Two agents from two conceptually different future outcomes for the universe, range through time attempting to shape history to make the destiny of their faction the inevitable one. Stepping between worlds and alternate realities they begin a correspondence: at first taunting and bragging, then flirting and then, inevitably, declaring their love for one another. The plot is easy to sum up primarily because the details to some degree do not matter, the arc is inevitable but that’s part of why it is the perfect choice for a story about vast factions attempting to tweak history.
Of all the novella finalists this year, it is the most ambitious — an author collaboration on timey-wimey epistolary story that is happy to indulge in long flights of romantic prose. That it works at all is remarkable, whether it always works well, I’m not so sure. I’m really not sure whether I wanted a story that was longer or one that was shorter. The argument for shorter was, I’m sad to say, that I got bored with the point at which Red and Blue were just saying how much they loved each other repeatedly — it was sweet but I was relieved when the story moved towards its end game.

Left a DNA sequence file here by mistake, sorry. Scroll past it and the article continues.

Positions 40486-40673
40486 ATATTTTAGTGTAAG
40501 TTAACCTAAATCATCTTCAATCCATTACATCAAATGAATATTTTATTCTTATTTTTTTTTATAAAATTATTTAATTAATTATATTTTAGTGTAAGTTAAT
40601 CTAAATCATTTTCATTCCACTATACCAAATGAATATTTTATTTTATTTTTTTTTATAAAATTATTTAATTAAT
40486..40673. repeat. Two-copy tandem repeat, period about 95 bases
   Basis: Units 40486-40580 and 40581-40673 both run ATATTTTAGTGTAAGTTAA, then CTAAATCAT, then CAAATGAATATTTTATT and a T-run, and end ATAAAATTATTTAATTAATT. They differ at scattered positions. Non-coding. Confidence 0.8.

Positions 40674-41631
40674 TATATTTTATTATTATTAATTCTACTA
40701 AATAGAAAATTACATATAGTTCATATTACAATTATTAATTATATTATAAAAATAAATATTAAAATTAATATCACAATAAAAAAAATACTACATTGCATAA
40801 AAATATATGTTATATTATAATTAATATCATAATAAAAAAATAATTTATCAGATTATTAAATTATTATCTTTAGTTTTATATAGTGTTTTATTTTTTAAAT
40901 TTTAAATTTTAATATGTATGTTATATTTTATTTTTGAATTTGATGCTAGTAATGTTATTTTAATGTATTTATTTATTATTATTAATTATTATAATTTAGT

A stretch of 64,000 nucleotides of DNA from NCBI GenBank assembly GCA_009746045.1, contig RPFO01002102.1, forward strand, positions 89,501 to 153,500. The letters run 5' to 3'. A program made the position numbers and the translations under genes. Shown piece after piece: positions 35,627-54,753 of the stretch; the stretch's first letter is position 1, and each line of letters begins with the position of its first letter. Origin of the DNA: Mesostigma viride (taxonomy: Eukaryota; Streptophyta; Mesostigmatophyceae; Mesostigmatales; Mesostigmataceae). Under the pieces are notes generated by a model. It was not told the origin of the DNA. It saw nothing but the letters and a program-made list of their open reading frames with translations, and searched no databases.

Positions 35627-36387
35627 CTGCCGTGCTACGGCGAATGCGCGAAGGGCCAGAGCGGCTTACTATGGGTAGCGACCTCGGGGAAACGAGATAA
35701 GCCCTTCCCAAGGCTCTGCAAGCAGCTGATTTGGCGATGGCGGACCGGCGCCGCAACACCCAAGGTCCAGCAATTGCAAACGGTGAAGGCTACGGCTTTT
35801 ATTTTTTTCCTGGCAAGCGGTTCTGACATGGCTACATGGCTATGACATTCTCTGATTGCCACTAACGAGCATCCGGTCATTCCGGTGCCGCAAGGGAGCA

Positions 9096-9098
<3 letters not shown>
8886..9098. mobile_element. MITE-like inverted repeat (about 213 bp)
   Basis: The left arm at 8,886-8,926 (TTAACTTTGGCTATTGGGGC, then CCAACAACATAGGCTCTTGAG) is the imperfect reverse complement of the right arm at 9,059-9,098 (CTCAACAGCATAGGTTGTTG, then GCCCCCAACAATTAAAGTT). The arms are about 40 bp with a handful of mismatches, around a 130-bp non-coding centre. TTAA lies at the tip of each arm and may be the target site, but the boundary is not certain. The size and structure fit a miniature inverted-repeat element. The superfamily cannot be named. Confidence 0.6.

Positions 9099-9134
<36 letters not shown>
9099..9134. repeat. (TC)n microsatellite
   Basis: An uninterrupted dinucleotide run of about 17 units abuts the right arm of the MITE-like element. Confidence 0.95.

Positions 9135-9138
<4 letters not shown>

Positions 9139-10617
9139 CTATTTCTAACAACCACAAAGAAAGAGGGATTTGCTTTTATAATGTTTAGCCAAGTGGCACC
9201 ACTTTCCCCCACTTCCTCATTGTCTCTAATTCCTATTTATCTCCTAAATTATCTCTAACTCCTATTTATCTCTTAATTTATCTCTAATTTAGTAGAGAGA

The argument for longer? Both the Garden and the Agency were underplayed and while the whole point is there is no real rationale for the Time War, a better sense of what the factions imagined the stakes were is something I craved. That same context was missing for Red and Blue in terms of their fellow agents or connections with other ongoing characters. Really only the Commandant existed as an additional character throughout the story. The personal isolation of both agents was part of the issue that both had and provides a reason for them to continue to reach out to each other but without any other real personal dynamic with anybody else that very passion between them lacked something.
I ended up wanting to like this a lot more than I was actually enjoying it. However, there’s some stunningly well written sections and the obsessive and baroque methods by which messages are exchanged as the characters zip between settings is delightful. The vivid imagery and use of verbal colour is compelling, as is the technique of referencing paintings (in particular Henry Wallis’s Death of Chatterton) to add to the very visual sense of the story.
I very much do like to see bold stories that take big risks and follow ideas through. I really can’t fault it by that standard, even if it didn’t quite pay off its promise for me.